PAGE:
Iran’s battle with the IAEA continues (see my previous blog). They have been granted yet another month to advance their program while the international community watches on. January 16th will be the next meeting of the UN nuclear watchdog and the Islamic Republic.
This Reuters piece is on the whole balanced. Although its headline and opening paragraphs are reflective of the general optimistic tone in much of the western media. A tone, which is often so optimistic, it verges on the delusional.
Fredrik Dahl notes that ‘Even though the International Atomic Energy Agency failed to gain access to the Parchin military complex during Thursday’s visit to the Iranian capital as requested, IAEA delegation head Herman Nackaerts said progress had been made.”
What progress? Shashank Joshi, an analyst normally in the “let’s give Iran the benefit of the doubt” school, puts it lightly (in the same Reuters piece):
“We have now had so many false starts that there are grounds to be skeptical”.
Dahl correctly emphasizes Iran’s “refusal[s] to curb activity which can have both civilian and military purposes and lack of openness with the IAEA have drawn increasingly tough Western sanctions.”
Most notably; still no visit to Parchin. Maybe the Iranian regime hasn’t quite finished the sterilization and reconstruction process!? (See this ISIS analysis on the matter).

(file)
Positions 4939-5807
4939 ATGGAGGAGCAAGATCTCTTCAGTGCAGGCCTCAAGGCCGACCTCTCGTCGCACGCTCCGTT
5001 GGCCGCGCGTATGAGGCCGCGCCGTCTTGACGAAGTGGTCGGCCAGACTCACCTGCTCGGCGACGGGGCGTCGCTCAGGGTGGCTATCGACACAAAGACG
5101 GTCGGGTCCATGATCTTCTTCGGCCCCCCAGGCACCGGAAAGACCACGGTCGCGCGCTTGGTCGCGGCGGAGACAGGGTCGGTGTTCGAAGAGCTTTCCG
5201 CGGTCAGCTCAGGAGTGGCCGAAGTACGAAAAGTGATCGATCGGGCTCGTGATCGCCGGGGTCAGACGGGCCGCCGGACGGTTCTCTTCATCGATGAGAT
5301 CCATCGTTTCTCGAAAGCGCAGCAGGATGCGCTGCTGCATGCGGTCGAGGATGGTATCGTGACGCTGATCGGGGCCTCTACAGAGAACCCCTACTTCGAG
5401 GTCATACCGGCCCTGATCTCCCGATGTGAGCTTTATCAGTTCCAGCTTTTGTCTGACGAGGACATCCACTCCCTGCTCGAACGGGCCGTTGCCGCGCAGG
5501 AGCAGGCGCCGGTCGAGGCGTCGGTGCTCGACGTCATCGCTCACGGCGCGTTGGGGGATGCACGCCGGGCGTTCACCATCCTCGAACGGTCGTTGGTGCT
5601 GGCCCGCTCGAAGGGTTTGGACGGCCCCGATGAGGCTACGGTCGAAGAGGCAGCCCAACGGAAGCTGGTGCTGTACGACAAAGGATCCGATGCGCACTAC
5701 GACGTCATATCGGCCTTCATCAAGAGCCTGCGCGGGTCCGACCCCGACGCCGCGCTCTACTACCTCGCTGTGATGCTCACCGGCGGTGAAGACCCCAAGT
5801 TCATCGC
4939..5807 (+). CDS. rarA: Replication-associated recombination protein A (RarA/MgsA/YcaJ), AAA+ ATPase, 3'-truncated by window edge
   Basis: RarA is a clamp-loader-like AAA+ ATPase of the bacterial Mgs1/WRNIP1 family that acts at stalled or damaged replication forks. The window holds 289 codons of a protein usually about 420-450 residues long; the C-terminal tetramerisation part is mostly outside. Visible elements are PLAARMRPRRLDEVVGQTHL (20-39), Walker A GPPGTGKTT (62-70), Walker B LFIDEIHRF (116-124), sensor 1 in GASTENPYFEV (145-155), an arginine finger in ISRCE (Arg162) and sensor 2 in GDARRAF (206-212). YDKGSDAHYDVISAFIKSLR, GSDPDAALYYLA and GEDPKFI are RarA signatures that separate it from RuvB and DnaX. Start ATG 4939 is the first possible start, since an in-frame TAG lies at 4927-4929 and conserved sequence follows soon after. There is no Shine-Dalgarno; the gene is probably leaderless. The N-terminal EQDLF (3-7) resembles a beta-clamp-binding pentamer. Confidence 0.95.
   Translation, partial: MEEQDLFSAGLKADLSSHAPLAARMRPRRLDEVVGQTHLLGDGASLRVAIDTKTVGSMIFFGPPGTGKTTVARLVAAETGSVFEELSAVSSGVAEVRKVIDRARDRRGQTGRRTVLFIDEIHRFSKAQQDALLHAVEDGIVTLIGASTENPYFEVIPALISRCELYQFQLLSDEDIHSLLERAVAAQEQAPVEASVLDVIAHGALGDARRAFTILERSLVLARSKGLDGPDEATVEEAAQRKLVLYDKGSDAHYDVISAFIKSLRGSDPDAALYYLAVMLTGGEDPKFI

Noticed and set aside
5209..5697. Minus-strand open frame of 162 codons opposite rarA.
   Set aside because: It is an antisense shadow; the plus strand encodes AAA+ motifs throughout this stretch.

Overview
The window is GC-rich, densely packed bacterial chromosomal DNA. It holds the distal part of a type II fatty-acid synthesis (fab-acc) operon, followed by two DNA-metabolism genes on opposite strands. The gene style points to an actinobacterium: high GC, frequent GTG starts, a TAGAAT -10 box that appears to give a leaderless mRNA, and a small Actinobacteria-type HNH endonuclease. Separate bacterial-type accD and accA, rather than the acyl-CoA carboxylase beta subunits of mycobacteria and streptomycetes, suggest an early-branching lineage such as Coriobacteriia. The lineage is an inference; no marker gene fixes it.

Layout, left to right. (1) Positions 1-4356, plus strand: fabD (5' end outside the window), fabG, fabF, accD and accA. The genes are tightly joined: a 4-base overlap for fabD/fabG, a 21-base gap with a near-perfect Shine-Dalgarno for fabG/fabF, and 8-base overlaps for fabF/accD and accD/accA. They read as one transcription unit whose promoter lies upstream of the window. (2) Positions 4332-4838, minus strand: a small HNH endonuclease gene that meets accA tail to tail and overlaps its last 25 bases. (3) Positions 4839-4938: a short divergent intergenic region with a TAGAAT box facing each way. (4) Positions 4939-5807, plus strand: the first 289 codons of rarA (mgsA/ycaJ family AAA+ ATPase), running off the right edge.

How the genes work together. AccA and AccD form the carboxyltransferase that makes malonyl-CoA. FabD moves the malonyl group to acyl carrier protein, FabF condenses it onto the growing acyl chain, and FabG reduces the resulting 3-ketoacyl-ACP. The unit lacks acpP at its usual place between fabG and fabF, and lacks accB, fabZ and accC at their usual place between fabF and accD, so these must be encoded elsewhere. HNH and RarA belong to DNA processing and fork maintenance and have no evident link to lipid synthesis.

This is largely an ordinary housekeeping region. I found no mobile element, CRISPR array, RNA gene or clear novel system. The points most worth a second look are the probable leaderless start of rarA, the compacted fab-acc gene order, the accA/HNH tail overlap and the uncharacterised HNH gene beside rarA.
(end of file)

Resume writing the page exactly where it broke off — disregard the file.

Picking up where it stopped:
In the meantime the US continues to lead from the front in the sanctions effort, “Targeting international procurement operations of the Atomic Energy Organization of Iran (AEOI), the Iran Centrifuge Technology Company (TESA), and Iran’s uranium enrichment program.”
The Department of Treasury website delineates the logic behind these further sanctions:
Given Iran’s continued intransigence on its nuclear program, most recently demonstrated at last month’s International Atomic Energy Agency (IAEA)
Board of Governors meeting, it is essential to continue to expose and target Iran’s continued proliferation activities.
Most major outlets paid little to no attention, however, to these additional sanctions. They were too busy focusing on the Nodong A, North Korean missile launch. Yet credit must go to NPR for approaching experts and making the connection.
Missile expert Charles Vick was quoted as saying that:
“In every detail, right down to the re-entry vehicles, Nodong-A is the Shahab-3,” he says. “The technology is being transferred in both directions, and I think that’s what’s going on in the nuclear technology, too.“
While “Theodore Postol, a missile expert at MIT, says the third stage of the North Korean rocket launched this week looks like a comparable stage in a rocket designed by the Iranians.”
The significance of a rogue republic aiding a like-minded ally with its missile technology should not be analyzed in a vacuum. It must be seen within the context of a belligerent state, spreading its knowledge, and spreading its technology to the most dangerous states (and non-state actors) around the world. Is this the sort of country we want to go nuclear!?
The New York Times noticed the connection… did you?